Support Your Neighbourhood Keystone Species
Stone masons use a keystone when they construct an arch. A keystone is carved so that it slips into the top of the arch and holds all the other stones in place.
In a habitat there are two kinds of keystone species. The first are the predators – carnivores – that keep all the other species in balance by eating the weaker creatures, usually herbivores. Good examples of keystone species include the wolf and grizzly bear. The second kind of keystone species are the eco-engineers who alter a landscape to make good habitat for other species to thrive. Beavers and prairie dogs are classic eco-engineers.
But keystone species do not have to be mammals – they can be birds, insects, fish, and reptiles too.
Look around your neighbourhood and identify a keystone species. A good place to look may be a local wetland or meadow.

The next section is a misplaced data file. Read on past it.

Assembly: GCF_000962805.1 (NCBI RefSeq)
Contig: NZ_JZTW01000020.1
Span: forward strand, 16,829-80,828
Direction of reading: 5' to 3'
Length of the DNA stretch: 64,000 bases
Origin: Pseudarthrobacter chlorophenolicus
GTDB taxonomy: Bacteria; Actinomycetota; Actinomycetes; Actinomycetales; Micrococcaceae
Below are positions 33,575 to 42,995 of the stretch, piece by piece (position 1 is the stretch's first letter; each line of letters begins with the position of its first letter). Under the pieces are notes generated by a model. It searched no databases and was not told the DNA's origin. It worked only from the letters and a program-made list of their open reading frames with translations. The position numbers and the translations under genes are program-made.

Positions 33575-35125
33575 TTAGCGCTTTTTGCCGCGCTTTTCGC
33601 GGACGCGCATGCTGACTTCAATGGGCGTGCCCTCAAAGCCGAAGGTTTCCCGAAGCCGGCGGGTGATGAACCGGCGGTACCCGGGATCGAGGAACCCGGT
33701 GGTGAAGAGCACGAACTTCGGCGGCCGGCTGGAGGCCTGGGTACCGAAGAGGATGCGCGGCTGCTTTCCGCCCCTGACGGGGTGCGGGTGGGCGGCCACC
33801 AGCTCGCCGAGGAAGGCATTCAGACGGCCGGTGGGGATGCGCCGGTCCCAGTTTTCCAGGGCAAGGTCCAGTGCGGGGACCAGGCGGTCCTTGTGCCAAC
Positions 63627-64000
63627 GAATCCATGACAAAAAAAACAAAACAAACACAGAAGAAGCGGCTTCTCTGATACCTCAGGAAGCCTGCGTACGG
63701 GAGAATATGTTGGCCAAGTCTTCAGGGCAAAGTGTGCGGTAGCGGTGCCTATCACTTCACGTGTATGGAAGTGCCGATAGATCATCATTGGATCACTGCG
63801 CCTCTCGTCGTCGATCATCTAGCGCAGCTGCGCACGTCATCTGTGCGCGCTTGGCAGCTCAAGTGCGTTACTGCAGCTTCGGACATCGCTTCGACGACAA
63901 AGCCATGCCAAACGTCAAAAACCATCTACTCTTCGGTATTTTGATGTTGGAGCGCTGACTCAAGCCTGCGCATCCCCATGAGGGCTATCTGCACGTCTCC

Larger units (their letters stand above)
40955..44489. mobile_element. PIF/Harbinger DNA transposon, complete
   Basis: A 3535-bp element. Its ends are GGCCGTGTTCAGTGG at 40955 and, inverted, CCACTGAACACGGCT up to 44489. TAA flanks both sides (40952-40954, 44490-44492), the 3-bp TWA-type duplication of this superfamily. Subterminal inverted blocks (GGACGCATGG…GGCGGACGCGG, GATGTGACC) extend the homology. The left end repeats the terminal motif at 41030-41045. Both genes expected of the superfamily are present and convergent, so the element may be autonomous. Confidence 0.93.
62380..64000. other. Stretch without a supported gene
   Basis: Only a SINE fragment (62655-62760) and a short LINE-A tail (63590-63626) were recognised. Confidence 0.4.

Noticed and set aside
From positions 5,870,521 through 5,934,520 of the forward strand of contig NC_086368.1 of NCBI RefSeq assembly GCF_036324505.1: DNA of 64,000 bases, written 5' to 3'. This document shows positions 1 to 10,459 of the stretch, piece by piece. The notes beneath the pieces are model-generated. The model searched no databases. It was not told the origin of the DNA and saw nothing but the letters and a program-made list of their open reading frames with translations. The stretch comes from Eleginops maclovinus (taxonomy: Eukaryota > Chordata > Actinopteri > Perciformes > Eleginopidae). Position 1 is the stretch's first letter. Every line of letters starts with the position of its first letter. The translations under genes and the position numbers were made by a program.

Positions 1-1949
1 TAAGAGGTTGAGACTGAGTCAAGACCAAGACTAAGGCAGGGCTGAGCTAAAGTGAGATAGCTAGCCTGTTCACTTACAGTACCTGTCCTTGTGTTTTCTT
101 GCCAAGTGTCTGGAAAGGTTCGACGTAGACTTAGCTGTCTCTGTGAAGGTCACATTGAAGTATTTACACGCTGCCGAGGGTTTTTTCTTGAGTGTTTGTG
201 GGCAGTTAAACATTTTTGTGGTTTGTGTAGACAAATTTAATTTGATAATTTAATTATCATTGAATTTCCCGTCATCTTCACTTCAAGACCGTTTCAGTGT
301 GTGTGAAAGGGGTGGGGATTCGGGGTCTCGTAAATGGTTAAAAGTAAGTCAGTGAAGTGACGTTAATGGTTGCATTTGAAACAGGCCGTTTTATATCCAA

What do your keystone species need to thrive?
photo by Katherine McManus
Plan how you can help make the habitat safer and stronger to support your keystone species.
Strategize how to get your neighbours on side and support your plan.
How can you publicize your plan? One idea is to create a poster and tack it onto your neighbourhood notice board or Facebook page.
If you do not live in an area where there is any wild habitat left, find out what keystone species used to live there – 100, 500, 10,000 years ago. What would it take to bring them back … including ones dangerous to people? What would be the positive, negative, and just-plain-interesting results?